if only in self-defence and for the sake of our children,
endeavour to stem the tide of evil and mischief."
"If we all were as clever as you, Janet, we should soon
bring about a revolution."
"You are mistaken; I am not clever, Lily," replied Mrs.
Fenton, with the slightest possible irritation in her tone;
"only, I set my mind to do the very best circumstances
allow. Oh! my dear, the constant remembrance of the
precept, 'Whatsoever thine hand findeth to do, do it with all
thy might,' will help more than all the cleverness of a dozen
clever women. But now I really think we must go to our
Think, Anne," said Mr. Williams, to his wife,
"I should like to go down to Seatown with you
for a week or so."
"Why, Fred," she exclaimed, "what has come
to you? I think this is about the first time in all
our married life you have ever proposed to take
"Perhaps I never felt so much to need a change as now.
I am worried and out of sorts, and it will do me good."
"I hope it will, and shall be delighted to go with you."
(Mrs. Williams always was delighted to go away from home,
she thought it fine and fashionable.) "Shall we take the
"By all means, and the servants too."
"Yes, all but one or two to stay here. I should like to
manage so that we can remain at Seatown some time, if
"What! in the height of the London season? The girls
would go mad."
"I hope," he said, in a tone of much solemnity, "no
worse calamity will ever fall upon them. Believe me, Anne,
I have weighty reasons for wishing things to be done in this
instance exactly as I say. I do not wish to distress you,
but I may never ask another favour at your hands, so grant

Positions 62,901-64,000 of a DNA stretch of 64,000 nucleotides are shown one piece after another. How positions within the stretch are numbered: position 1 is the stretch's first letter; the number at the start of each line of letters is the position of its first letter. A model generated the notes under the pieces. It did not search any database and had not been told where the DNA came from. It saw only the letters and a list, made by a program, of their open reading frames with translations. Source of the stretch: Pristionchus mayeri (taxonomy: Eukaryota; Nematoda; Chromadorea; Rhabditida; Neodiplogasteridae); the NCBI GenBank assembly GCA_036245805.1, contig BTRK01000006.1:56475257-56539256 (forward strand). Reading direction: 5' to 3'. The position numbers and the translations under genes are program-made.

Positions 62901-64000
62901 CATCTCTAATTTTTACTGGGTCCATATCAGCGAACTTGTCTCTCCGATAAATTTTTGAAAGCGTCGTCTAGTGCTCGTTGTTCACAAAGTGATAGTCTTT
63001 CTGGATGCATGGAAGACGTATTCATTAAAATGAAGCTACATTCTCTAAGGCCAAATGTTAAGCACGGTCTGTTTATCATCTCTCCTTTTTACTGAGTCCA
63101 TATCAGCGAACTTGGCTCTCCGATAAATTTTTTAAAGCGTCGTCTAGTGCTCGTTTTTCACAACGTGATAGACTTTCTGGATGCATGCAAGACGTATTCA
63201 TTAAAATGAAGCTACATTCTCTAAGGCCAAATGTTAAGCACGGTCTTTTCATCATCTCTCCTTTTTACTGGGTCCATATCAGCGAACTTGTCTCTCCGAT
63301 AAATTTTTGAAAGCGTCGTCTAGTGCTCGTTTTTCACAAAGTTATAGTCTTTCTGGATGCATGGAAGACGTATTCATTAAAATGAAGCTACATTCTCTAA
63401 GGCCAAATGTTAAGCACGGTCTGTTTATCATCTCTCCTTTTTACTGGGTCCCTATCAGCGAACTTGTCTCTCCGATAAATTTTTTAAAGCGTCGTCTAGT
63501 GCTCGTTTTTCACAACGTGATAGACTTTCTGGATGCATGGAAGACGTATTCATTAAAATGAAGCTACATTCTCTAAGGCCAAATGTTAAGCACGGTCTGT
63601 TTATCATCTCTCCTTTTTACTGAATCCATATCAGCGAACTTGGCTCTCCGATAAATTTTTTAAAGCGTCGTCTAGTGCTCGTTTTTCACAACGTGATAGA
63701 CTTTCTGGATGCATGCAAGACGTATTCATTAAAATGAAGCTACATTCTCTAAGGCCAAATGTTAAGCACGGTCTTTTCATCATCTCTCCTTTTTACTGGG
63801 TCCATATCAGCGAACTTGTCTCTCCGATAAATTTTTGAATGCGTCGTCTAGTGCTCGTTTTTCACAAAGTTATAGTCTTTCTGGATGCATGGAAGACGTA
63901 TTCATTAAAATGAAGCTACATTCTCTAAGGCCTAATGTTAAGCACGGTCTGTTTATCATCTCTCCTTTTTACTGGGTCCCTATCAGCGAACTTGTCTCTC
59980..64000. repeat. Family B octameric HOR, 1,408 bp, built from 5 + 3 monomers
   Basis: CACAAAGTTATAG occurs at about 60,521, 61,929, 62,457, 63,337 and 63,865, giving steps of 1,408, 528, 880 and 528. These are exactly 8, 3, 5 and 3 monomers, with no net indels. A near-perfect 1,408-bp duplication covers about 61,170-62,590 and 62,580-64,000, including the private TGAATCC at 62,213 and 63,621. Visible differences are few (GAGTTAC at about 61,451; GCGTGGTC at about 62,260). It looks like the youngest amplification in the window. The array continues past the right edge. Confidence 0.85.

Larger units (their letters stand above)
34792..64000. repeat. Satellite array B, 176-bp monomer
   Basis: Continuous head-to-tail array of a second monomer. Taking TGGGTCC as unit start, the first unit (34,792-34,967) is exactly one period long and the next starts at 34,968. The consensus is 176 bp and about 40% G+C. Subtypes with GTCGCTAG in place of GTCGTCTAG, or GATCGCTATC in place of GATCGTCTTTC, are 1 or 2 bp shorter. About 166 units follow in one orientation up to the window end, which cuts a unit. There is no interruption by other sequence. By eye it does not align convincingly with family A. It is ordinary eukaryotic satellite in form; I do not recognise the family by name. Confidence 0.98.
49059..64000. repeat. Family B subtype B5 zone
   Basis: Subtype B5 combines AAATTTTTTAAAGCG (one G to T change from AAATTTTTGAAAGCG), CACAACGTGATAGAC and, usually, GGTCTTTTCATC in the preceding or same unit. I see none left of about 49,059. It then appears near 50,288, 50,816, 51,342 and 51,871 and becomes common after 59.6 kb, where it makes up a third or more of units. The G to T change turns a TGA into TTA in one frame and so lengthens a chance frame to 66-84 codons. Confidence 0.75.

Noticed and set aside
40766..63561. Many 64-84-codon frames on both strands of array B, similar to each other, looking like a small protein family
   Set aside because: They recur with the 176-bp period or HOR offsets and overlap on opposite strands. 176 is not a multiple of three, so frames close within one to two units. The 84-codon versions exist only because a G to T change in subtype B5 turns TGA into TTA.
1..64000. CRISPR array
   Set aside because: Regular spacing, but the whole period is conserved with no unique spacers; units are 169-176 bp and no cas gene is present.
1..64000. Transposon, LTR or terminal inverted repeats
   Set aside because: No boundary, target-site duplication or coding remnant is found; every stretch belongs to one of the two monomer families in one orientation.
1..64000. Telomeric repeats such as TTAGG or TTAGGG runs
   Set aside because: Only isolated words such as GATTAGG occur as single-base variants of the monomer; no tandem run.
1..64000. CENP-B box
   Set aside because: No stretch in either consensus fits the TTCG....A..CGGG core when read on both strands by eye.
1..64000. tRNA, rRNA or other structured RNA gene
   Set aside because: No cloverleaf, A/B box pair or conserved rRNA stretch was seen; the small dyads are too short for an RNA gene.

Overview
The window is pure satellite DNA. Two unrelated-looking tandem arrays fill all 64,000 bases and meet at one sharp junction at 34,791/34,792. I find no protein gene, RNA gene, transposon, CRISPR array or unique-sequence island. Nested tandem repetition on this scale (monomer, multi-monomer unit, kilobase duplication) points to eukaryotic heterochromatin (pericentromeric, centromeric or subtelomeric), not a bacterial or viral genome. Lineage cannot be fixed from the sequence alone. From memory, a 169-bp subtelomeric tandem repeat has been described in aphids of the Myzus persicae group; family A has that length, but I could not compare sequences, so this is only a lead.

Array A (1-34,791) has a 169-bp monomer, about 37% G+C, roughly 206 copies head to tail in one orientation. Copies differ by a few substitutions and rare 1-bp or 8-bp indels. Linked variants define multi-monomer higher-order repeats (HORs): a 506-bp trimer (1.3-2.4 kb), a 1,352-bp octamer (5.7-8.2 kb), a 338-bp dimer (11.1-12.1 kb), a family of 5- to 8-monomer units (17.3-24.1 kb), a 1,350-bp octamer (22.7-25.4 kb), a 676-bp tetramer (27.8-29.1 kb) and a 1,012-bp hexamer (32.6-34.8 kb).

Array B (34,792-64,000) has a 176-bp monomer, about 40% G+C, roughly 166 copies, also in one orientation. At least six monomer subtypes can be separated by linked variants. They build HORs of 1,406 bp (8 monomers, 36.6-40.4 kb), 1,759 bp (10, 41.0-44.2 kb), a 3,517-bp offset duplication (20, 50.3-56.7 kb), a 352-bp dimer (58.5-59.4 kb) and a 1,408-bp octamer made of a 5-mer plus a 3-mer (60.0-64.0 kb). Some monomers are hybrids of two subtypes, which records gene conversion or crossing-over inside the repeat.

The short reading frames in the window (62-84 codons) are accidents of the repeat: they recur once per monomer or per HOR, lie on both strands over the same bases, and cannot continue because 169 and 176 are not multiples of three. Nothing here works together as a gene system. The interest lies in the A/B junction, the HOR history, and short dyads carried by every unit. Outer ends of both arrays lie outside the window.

me this now, and let us all go to-morrow and take all your
plate and valuables."
"Good heavens! my dear, what is the matter? Are you
very ill, or is anything wrong with the company?"
"I believe I am very ill, Anne; that I have a serious
disease, and, in case of accident, I wish all due precautions
"They shall be; but oh! do not look in that dreadful
manner." He made no answer, but turned away with a
heart-broken sigh, which she remembered whilst she lived.
They all went to Seatown the next day, the girls pouting
and wretched, the servants wondering and disagreeable, and
Mrs. Williams cross with herself and everybody. Mr. Williams
had apparently recovered his cheerfulness, and for the time
his wife forgot the shock his manner had so lately given her.
The morning after their arrival at Seatown, Mr. Williams
received a telegram requesting his immediate return to
town. He declared it was very vexatious he could not
have even a day to himself, but at once obeyed the
summons, promising to return "the day after to-morrow."
Mr. Williams travelled to town with several City men.
To them he complained of neuralgia in the head, and said
nothing relieved him but morphia. Arrived in London, he
drove direct to his daughter's. Mrs. Arkroyd was out, and
although she did not return for several hours he waited for
her. Lily was fond of her father she was his favourite
child and it was with great delight she welcomed him.
She felt, however, that there was something very unusual in
his visit. It was prolonged till within a few minutes of the
time she expected her husband's return, and yet she could
not persuade her father to remain to see him. Once he
went to the door and returned, and for the second time
embraced his daughter, and his last words to her, in a tone
of pain, were, " Lily, my dear, I hope you will never need